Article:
Judge decides that anti-Semitic monument in Wittenberg can stay


Central Europe


The Jewish sow in Wittenberg. Photo EPA, Felipe Trueba

The anti-Semitic monument at the Wittenberg City Church can stay there. That was decided by the Federal Court of Justice in Karlsruhe.

The so-called “Judensau” (Jewish pig) is from the 13th century and shows a sow on whose teats Jews suckle. This was intended to humiliate Jews in the Middle Ages.

In 1988, the church parish had a floor slab installed in front of the “sow”, with which it distanced itself from the anti-Semitic relief. An information board has also been set up there in the meantime.
The Jew Michael Düllmann (Bonn) had complained about the sandstone relief because he felt insulted by the picture. The Court dismissed this complaint on Tuesday. A removal could not be demanded since there was no “current infringement”. The parish had removed the originally infringing condition of the relief through a base plate and a display with explanatory text. In this way, the community distances itself from the contents of the historical sculpture.

The verdict is of nationwide importance because there are also similar abusive sculptures at about 50 other churches. According to media reports, Düllmann now wants to go to the Federal Constitutional Court, also in Karlsruhe.

Both the evangelical press agency Idea and the Roman Catholic weekly Die Tagespost report about the verdict.

Garth: Scandal

Wittenberg city church pastor Alexander Garth told Idea that the parish would continue to work on distancing. The abusive sculpture is a “disgraceful mark that symbolises centuries of Christian-motivated anti-Judaism.” “As Christians, we must give a clear message to the Jewish people. We must do something about it that speaks louder than this disgraceful mark”, says the pastor.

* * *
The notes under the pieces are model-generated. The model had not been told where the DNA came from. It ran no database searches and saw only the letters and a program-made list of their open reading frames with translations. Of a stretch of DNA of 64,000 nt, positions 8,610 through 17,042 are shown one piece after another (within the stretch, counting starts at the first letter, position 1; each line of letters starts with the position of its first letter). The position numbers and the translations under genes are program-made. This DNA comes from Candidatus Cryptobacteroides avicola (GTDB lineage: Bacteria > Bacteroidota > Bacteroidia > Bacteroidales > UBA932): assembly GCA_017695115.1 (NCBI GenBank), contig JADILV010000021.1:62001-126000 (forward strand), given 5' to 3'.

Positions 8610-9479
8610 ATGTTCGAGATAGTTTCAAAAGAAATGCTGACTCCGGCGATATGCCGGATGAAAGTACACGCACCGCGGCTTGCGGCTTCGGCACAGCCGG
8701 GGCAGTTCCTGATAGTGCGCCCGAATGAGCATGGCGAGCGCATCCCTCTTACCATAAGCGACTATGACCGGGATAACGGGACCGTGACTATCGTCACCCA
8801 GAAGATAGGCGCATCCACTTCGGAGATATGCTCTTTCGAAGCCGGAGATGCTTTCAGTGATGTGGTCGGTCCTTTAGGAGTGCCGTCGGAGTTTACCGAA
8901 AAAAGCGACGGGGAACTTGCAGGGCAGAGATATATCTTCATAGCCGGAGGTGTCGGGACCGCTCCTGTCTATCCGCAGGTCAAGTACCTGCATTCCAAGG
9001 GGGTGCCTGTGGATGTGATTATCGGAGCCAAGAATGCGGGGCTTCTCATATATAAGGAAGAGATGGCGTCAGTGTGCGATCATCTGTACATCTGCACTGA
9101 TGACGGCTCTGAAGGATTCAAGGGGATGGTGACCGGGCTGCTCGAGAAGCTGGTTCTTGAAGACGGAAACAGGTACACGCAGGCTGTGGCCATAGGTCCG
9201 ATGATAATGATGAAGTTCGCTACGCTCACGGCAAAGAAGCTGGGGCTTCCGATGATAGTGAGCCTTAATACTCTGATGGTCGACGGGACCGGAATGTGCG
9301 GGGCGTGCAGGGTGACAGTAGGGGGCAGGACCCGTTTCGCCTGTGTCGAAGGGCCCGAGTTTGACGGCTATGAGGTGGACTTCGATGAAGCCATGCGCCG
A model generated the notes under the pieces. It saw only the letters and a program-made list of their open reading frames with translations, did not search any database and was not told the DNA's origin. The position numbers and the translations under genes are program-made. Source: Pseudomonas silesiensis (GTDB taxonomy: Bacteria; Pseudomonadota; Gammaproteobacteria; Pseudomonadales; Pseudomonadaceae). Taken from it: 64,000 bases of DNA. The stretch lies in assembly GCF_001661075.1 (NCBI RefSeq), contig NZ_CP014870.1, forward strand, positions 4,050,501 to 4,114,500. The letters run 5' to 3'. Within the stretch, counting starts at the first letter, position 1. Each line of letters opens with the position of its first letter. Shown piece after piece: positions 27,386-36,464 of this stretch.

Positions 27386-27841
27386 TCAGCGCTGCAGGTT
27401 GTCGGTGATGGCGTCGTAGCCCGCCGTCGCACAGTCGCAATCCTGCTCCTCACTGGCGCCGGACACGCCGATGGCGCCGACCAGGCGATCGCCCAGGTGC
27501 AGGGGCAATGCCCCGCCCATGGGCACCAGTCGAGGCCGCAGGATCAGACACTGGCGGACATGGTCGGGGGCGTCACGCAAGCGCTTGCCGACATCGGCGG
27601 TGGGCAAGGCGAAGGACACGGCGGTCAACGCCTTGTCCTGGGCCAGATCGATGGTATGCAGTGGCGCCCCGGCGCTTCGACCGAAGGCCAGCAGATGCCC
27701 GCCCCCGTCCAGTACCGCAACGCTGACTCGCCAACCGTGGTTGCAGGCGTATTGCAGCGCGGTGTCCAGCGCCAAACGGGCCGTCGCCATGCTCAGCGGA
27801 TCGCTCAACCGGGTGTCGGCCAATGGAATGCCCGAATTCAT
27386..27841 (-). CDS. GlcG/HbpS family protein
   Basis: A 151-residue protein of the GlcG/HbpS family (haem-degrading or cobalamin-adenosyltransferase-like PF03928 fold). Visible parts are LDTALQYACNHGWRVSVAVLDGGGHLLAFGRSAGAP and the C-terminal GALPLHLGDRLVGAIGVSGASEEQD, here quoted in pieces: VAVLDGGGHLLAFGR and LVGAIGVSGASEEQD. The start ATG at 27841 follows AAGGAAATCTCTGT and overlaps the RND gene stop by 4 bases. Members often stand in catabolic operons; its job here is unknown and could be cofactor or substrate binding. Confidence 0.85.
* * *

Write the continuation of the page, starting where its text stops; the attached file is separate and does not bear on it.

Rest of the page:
The regional bishop of the Evangelical Church in Central Germany (EKM), Friedrich Kramer (Magdeburg), said in a statement from the regional church that the judgment creates the necessary clarity to advance the further development of the memorial: “There is a consensus that the current information board and the memorial in the form of a floor slab no longer meet the requirement to break the effect of the anti-Jewish abusive sculpture on the façade.”

Foundations of Reformation theology

The anti-Semitism commissioner of the German Protestant Church (EKD), Christian Staffa (Berlin), declared: “We must work intensively on the anti-Jewish images in our tradition and actively oppose them.” These could be, for example, Bible interpretations critical of anti-Semitism or joint forums with Jews at the German Protestant Church Convention. “As a Protestant church, we have to go to the foundations of the theology of the Reformation to track down the anti-Jewish content there,” says Staffa. The ruling shows that the dispute over such abusive sculptures cannot be solved legally.

The President of the Central Council of Jews in Germany, Josef Schuster (Würzburg), called the verdict comprehensible: “However, I cannot follow the reasoning of the BGH insofar as, in my opinion, neither the floor plate nor the explanatory oblique display contains an unambiguous condemnation of the anti-Jewish pictorial work. However, the Church should clearly acknowledge its guilt and condemn its centuries-long anti-Judaism,” Schuster said.



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